Cibo Urban Pizzeria
Jacob Tyler Dunn

Cibo has all the hallmarks of a romantic restaurant and then some. It's situated inside a historic downtown bungalow with a lovely outdoor patio, where shade trees and flowering plants set the scene for romance. The restaurant's menu is populated by delicious, shareable dishes, including antipasti and wood-fired pizza. The wine list is carefully curated to be deep but not overwhelming. Service is uniformly cheerful yet not too intrusive. If there is one word that summarizes the Cibo experience, though, it's "intimate." Whether you're seated indoors or on the shady patio (which is lit up by twinkly lights in the evening), the intimacy of the restaurant is conducive to every kind of romantic gesture, whether that means "accidentally" brushing up against your date's arm, or ordering a Nutella-stuffed crepe dessert that begs to be shared. It's not an accident that Cibo has been the site of more than one marriage proposal, and no doubt its romantic legacy will continue to build with time.

Ocotillo

In a city where patio dining is as ubiquitous as desert sunshine, Ocotillo in central Phoenix manages to take the concept of eating and drinking in the great outdoors to an impressive new level. The restaurant and bar, situated on a sprawling compound, was clearly designed with outdoor dining in mind. The well-manicured courtyard is nicely landscaped with desert flora and seems to offer comfortable patio seating in every direction. The restaurant's main covered patio is equipped with its own standalone bar, resulting in a space that can easily turn into a cheery beer garden. There is also more intimate seating overlooking a fire pit, and a standalone coffee bar with bike parking. There is lots of room to drink, eat, and stretch out at Ocotillo, where the generous patio space is particularly kind to groups and bigger parties.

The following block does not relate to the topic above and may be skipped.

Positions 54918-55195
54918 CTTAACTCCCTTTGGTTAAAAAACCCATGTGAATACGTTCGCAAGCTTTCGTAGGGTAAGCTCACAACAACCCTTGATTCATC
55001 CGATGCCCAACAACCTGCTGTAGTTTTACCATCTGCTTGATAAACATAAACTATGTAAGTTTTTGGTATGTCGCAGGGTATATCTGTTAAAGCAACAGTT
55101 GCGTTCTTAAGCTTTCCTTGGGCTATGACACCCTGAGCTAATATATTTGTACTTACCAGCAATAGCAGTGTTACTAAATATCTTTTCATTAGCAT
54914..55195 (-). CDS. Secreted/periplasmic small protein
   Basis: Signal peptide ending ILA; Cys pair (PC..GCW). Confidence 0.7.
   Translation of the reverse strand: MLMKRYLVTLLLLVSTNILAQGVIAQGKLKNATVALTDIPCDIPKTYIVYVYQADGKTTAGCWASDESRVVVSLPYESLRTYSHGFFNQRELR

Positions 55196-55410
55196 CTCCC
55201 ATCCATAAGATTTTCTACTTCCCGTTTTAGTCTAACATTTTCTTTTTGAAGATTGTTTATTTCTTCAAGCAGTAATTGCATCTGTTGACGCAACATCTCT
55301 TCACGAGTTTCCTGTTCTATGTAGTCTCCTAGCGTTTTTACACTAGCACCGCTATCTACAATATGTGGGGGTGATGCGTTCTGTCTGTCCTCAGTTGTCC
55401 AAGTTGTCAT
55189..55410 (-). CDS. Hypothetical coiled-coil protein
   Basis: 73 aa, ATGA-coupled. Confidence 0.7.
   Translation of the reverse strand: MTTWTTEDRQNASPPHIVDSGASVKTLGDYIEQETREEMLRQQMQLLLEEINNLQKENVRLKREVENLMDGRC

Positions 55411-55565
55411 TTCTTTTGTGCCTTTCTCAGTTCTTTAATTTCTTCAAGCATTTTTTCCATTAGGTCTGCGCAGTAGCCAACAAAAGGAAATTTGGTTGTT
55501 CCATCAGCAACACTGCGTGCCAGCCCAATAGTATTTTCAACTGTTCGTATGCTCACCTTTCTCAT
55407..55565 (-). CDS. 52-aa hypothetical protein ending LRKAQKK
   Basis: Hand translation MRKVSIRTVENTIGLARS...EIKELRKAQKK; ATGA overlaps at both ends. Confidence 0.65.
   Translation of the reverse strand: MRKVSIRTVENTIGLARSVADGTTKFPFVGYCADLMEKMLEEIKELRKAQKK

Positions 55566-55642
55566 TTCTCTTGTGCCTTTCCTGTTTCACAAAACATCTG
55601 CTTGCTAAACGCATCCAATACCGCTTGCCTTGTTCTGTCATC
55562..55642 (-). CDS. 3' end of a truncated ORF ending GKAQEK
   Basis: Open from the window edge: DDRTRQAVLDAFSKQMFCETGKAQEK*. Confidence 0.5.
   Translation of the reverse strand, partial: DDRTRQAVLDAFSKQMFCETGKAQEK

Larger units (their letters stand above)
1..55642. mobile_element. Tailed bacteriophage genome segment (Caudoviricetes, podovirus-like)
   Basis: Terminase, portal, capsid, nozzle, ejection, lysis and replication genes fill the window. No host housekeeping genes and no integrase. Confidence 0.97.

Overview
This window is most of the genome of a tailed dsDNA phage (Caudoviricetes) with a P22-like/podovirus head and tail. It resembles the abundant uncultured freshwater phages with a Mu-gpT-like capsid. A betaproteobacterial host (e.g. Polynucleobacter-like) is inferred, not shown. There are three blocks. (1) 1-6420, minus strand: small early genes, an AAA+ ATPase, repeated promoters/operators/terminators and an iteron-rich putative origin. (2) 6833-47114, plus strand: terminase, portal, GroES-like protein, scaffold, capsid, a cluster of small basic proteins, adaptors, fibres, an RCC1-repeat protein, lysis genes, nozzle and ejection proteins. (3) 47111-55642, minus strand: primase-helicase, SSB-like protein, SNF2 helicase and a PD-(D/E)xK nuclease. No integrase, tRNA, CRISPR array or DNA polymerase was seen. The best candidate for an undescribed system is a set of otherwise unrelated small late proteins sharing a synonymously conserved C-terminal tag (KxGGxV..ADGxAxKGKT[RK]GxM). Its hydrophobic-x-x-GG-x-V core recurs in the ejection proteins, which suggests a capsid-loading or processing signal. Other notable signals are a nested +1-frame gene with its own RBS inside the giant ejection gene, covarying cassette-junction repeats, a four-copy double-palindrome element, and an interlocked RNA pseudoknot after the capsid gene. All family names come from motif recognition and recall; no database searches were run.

32 Shea
Jackie Mercandetti

Around since 2011, the pocket-size 32 Shea was originally a drive-thru photo lab, and you can tell right away. Now, the place is a cafe and coffee shop with lunch and light cocktails, which all turns into a dark-yet-cozy lounge and restaurant by 4 p.m. The drive-thru is still in use, but there's also a dog-friendly patio. The area is enclosed with trees, plants, cactuses, and an industrial steel fence, and comes equipped with misters and heaters depending on the time of year. Shea 32 also offers Yappy Hour every Saturday during their eight-month season, and often hosts events with local pet, groomer, and adoption businesses. Water dishes and dog toys are also available to four-legged guests. Thanks to drinks and dogs, this spot is definitely a point of pride in the Sheaborhood.